In 2009, during the 13th stage of the Tour de France from Vittel to Colmar he, along with Óscar Freire of Rabobank got shot by an air rifle. He got shot in the thumb but was able to continue with a largely swollen hand where he eventually finished 112th on the stage. In completing the Tour de France, Dean became the only rider to start and finish all three grand tours during the 2009 season.


From 2008 to 2011, Dean rode for Jonathan Vaughters' team Slipstream–Chipotle. He once again started the year by winning the New Zealand national Road Racing Championship, held in January. He recorded six top-ten finishes in the 2008 Tour de France, with a best performance of fourth in stage 14. His overall classification was 110th, and 9th in the points competition.


The 2007 cycling season started well with Dean winning the New Zealand Road Racing Champion title. This win entitled Dean to represent and wear the black and white New Zealand national cycling jersey whilst racing in all international road-racing events throughout the 2007 season. He continued to ride for the French-based team Crédit Agricole.

During the 2007 Tour de France, Dean was known for his role of lead-out for Thor Hushovd. Hushovd later said in interviews that Dean was "the best lead-out man in the world." Dean's last public appearance wearing the Crédit Agricole jersey was the 2007 Mt Maunganui criterium race, held on 27 December 2007. He won the elite category.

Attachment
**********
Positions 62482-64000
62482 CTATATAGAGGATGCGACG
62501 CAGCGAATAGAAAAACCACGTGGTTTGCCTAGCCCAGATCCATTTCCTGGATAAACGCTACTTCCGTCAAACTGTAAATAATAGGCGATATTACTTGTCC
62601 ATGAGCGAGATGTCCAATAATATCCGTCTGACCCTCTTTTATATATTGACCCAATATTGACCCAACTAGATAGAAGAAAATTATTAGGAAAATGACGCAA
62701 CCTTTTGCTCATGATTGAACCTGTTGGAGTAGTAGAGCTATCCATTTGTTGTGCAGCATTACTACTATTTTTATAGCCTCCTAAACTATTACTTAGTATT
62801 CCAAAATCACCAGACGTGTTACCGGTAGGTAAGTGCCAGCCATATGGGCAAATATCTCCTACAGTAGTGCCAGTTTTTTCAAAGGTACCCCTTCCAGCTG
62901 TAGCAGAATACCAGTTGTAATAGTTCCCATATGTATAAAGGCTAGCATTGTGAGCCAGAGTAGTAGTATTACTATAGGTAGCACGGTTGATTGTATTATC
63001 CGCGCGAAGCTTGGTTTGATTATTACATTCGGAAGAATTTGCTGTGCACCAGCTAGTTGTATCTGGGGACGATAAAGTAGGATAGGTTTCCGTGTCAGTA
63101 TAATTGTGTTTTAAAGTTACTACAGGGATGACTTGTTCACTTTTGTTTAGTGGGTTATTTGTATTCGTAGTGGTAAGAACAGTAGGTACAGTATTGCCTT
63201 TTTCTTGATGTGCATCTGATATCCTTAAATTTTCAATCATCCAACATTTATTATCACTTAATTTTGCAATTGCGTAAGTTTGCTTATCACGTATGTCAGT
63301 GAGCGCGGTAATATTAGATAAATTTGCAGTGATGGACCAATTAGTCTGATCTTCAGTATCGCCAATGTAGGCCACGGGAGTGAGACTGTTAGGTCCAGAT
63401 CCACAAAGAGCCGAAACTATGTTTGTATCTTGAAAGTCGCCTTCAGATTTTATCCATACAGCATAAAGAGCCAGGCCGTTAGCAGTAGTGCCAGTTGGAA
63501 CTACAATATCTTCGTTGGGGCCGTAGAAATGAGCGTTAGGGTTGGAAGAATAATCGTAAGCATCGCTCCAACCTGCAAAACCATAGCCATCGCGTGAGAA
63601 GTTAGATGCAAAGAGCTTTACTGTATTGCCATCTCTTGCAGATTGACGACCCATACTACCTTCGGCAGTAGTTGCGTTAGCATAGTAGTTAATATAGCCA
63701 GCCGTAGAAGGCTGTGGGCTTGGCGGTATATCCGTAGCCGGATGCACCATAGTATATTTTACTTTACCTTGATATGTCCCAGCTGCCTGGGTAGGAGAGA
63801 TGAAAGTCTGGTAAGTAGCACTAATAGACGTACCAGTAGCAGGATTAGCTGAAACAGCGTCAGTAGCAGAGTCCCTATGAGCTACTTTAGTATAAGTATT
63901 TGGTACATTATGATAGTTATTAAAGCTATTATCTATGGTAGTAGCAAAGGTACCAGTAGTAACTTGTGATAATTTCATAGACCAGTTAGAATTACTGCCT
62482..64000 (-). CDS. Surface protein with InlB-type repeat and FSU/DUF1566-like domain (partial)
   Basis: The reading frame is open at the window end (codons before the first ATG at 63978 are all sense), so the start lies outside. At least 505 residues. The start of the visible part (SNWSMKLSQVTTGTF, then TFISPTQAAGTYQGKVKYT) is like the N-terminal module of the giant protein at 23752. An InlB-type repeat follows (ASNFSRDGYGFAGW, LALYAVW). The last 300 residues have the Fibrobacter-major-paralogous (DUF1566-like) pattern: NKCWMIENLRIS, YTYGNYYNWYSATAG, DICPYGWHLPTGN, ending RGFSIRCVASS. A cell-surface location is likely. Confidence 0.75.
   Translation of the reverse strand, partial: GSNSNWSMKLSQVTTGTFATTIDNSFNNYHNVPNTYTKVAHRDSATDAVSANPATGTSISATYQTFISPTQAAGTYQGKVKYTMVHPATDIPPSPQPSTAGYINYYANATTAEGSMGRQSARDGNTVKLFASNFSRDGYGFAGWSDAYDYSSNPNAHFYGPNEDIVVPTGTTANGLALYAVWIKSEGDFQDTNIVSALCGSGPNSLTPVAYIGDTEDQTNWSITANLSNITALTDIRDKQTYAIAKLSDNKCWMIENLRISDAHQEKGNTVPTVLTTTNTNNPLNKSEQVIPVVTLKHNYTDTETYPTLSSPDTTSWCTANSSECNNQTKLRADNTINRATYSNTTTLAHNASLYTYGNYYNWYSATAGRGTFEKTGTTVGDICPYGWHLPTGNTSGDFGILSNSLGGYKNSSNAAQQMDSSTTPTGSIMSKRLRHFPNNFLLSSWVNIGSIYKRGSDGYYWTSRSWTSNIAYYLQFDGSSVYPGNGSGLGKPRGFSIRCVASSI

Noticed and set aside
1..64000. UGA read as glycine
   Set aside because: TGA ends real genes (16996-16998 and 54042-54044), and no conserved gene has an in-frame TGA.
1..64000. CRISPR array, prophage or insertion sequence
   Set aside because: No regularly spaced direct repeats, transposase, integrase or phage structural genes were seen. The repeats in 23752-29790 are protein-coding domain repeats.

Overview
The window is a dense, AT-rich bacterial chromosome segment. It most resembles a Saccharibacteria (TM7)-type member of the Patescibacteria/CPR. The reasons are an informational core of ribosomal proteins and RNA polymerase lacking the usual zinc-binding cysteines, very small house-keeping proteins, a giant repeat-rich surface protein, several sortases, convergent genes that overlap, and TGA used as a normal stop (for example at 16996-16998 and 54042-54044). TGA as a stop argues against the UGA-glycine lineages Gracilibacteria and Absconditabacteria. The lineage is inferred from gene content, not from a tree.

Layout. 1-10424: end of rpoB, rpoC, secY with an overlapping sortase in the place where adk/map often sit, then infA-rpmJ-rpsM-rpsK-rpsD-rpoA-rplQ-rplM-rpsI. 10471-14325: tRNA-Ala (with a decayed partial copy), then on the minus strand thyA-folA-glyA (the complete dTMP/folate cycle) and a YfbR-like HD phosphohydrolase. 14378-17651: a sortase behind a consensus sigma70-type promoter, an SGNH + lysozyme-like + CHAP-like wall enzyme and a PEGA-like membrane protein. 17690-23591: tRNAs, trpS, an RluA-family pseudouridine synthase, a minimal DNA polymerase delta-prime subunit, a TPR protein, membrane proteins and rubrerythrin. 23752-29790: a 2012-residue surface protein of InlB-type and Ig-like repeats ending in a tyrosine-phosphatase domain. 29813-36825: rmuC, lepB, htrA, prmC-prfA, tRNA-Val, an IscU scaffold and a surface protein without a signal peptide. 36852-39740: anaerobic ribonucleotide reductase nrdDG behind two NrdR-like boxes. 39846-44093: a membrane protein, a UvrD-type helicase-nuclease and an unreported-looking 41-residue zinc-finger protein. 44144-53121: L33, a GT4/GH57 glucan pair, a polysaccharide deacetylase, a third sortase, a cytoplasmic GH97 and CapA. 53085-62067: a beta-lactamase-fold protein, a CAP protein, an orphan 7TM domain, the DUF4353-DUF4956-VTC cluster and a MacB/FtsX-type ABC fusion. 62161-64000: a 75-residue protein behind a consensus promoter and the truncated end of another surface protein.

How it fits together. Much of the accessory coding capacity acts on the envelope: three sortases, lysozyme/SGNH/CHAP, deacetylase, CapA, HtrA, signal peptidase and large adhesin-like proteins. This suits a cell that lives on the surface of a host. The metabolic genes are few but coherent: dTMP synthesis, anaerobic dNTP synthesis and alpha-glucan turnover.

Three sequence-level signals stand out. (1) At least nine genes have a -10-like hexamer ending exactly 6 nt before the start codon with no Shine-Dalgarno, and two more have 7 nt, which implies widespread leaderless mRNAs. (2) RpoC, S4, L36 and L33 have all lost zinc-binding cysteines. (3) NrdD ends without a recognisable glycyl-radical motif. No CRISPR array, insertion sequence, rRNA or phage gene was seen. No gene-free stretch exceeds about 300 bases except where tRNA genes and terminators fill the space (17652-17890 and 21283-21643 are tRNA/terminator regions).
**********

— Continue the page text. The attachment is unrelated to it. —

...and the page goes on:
In 2004 he signed to Crédit Agricole as a lead-out man for sprinter Thor Hushovd. He finished 8th behind stage winner Tom Boonen in Stage 6 of the Tour de France. He missed the 2005 edition of the Tour due to an injury incurred in the 2005 Giro d'Italia. He later returned for the 2006 edition.


In 1999, Dean signed to the now-defunct US Postal Service Pro Cycling Team, whom he rode for until 2001, gaining experience from racing in Europe. He managed his first European victories with 2 stage wins in the tour of Britain. After having ridden in a team based around Lance Armstrong Dean went looking for new opportunities.


Born in Waihi, New Zealand, Dean is the son of Waimata dairy farmers Peter and Valerie Dean. Locally known as the "Grasshopper", started cycling when he was just a child, beginning at the local BMX club in, where he had success with two 3rd-place finishes in the New Zealand Championships. Dean tried his hand at many sports before moving onto triathlon, which he enjoyed. From triathlon, Dean fell in love with cycling, where he represented New Zealand in road and track disciplines. In 1997, Dean got his chance to race in the US with the Shaklee team and the Mercury cycling team in 1998.


Julian Dean (born 28 January 1975) is a former professional road racing cyclist from New Zealand who competed as a professional between 1999 and 2013. He last rode for UCI World Tour team Orica–GreenEDGE, where he now works as an assistant sporting director and mentor. His main achievements include winning the 2007 and 2008 New Zealand National Road Race Championships, finishing 9th in the 2005 World Road Championships in Madrid, and 10th place in the 2002 World Road Championships in Zolder. At the peak of his career he was considered the best lead out rider in the world, and was highly regarded by his teammate and friend Thor Hushovd.